A major tenet in theoretical neuroscience is that cognitive and behavioral processes are ultimately implemented in terms of the neural system dynamics. Accordingly, a major aim for the analysis of neurophysiological measurements should lie in the identification of the computational dynamics underlying task processing. Here we advance a state space model (SSM) based on generative piecewise-linear recurrent neural networks (PLRNN) to assess dynamics from neuroimaging data. In contrast to many other nonlinear time series models which have been proposed for reconstructing latent dynamics, our model is easily interpretable in neural terms, amenable to systematic dynamical systems analysis of the resulting set of equations, and can straightforwardly be transformed into an equivalent continuous-time dynamical system. The major contributions of this paper are the introduction of a new observation model suitable for functional magnetic resonance imaging (fMRI) coupled to the latent PLRNN, an efficient stepwise training procedure that forces the latent model to capture the 'true' underlying dynamics rather than just fitting (or predicting) the observations, and of an empirical measure based on the Kullback-Leibler divergence to evaluate from empirical time series how well this goal of approximating the underlying dynamics has been achieved. We validate and illustrate the power of our approach on simulated 'ground-truth' dynamical (benchmark) systems as well as on actual experimental fMRI time series. Given that fMRI is one of the most common techniques for measuring brain activity non-invasively in human subjects, this approach may provide a novel step toward analyzing aberrant (nonlinear) dynamics for clinical assessment or neuroscientific research.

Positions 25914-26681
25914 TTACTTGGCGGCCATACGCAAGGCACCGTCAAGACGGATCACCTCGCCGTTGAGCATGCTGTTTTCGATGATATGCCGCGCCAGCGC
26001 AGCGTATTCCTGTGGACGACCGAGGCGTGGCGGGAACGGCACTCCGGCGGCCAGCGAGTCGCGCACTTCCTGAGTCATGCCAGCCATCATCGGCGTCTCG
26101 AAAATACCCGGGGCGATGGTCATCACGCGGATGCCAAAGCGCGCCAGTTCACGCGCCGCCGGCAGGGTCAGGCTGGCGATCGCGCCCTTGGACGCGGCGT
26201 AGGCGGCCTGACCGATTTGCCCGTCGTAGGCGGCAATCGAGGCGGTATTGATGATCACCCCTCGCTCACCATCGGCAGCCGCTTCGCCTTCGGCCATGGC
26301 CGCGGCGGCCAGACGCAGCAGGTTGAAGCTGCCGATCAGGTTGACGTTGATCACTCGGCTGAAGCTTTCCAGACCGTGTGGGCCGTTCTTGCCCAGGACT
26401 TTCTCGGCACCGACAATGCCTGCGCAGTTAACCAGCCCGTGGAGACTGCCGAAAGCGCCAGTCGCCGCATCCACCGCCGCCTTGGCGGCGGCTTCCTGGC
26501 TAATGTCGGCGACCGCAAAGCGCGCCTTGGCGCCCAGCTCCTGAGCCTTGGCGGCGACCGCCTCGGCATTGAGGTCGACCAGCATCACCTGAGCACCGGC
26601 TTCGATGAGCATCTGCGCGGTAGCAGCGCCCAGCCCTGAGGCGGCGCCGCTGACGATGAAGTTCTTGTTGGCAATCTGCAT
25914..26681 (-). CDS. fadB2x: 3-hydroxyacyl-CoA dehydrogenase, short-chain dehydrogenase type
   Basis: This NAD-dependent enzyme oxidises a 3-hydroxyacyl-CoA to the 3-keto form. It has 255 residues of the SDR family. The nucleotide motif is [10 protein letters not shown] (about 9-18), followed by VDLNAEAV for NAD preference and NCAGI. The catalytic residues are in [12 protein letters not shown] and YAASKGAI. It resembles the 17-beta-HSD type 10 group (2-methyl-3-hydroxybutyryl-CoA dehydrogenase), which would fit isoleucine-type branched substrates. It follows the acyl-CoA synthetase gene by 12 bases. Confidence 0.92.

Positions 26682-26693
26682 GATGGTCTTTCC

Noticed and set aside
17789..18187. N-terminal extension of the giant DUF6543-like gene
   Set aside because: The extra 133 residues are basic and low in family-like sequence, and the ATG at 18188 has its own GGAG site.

Sina Habibi, CEO of Cognetivity Neurosciences, spoke with INN about the company's partnership with DPUK and additional plans for 2019. At the recent Cantech Investment Conference, Sina Habibi, CEO of Cognetivity Neurosciences (CSE:CGN,OTCQB:CGNSF) spoke with the Investing News Network (INN) about the company's partnership with the Dementia Platform UK (DPUK) and additional plans for 2019. Habibi said the company will be putting more efforts into its artificial intelligence (AI) platform and collecting more data as it seeks to train its solutions to detect mental health disorders, like attention deficit hyperactivity disorder (ADHD). As it currently stands, Cognetivity is using AI and machine learning to aid in the early detection of dementia and Alzheimer's disease. On that note, in addition to the DPUK partnership, Habibi spoke to INN about a health application the company has that could be launched by the end of 2019.